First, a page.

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Hereford and Red Angus Heifers Recruited for Genomics Research

The University of Missouri is recruiting 2,500 Hereford heifers and 2,500 Red Angus heifers to participate in a heifer puberty and fertility genomic research project. Heifers should be registered Hereford, registered Red Angus, or commercial Hereford or Red Angus. Hereford x Red Angus crossbred heifers targeted for the Premium Red Baldy Program would also be a good fit for the research project. Producers must be willing to work with a trained veterinarian to collect the following data: ReproductiveTract Scores collected at a pre-breeding exam 30 to 45 days prior to the start of the breeding season. PelvicMeasurements (height and width) collected at the same pre-breeding exam 30 to 45 days prior to the start of the breeding season. Pregnancy Determination Using Ultrasound reporting fetal age in days. Ultrasound will need to occur no later than 90 days after the start of the breeding season. In addition, heifers must have known birth dates and have weights recorded eithe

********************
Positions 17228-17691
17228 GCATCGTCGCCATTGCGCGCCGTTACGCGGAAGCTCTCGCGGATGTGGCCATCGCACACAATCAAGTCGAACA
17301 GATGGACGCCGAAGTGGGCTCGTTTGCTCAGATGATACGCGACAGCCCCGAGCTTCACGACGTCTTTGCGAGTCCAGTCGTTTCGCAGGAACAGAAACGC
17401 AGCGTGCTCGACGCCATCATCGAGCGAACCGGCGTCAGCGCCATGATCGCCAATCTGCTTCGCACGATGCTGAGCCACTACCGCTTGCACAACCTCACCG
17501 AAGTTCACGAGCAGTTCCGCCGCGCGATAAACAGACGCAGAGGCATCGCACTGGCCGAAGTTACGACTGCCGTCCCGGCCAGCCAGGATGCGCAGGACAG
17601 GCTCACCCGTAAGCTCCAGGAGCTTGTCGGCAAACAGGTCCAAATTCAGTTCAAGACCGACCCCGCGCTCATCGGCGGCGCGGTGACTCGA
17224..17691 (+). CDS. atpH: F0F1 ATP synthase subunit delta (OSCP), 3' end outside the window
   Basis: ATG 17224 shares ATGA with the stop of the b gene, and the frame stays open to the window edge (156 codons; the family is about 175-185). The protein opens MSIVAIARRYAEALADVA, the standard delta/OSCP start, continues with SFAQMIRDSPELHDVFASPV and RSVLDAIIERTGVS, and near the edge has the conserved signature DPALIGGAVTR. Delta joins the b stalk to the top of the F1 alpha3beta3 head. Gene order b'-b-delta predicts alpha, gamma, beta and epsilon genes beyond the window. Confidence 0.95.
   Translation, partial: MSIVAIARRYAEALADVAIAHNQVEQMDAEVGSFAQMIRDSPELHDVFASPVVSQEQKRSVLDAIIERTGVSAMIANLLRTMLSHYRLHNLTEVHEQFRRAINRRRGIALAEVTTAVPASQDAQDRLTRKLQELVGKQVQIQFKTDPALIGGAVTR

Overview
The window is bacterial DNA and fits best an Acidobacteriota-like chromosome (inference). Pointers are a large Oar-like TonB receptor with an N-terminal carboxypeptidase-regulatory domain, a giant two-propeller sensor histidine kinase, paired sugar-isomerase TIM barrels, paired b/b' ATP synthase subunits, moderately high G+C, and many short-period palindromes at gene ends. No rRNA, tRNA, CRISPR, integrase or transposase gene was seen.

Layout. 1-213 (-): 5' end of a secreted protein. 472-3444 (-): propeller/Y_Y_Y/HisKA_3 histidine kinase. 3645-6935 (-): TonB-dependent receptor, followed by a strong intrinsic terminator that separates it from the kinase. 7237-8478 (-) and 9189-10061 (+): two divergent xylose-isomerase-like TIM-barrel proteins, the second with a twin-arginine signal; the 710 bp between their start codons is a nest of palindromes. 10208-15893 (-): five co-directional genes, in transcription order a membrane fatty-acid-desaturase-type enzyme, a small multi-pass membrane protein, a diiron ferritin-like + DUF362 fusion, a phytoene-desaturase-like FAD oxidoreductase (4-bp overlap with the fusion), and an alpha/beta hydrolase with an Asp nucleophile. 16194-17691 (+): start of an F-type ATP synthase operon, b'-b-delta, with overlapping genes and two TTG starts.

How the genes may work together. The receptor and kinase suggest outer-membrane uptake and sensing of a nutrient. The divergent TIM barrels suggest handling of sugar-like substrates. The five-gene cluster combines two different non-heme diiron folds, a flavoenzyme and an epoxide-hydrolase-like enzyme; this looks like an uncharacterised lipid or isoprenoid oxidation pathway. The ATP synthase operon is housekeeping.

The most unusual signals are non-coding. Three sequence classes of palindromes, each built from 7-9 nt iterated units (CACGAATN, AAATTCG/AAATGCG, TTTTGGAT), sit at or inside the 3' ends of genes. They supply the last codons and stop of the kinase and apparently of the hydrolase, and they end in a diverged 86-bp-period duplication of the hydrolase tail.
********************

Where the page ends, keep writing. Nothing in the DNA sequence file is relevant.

Drought Was Just One Reason the US Cow Inventory Declined

John Paterson
National Cattlemen's Beef Association

What are the causes of the change in cow numbers?
1. Drought
2. High feed prices
3. High operating costs
4. Age of beef producers
5. Competition with crop production for better income
6. Price of cull cows
Reduction in cows numbers has been due to more factors than just drought.

We have seen an 18% drop in producers from 35 to 55 years old. Sixty-five percent of the land is owned by producers over 55 years old.

There still remains unused capacity in the packing plant sector.
There is $65 return for acre for crop production, but only a $16 return for beef production. The switch from pasture to crop has reduced cow inventory in crop producing states.

Chandler Keyes stated that seventy percent of our beef comes from thirty percent of our producers.
Currently, the beef herd is expanding faster than expected.

Dr. Pete Anderson says the beef industry must produce big, high quality cattle to maximize revenue.

Decker's Take Home Message:
We know prices will come down once supply increases. What is your strategy to remain profitable? Using genetic tools to produce a high-quality product may be an effective risk management strategy.


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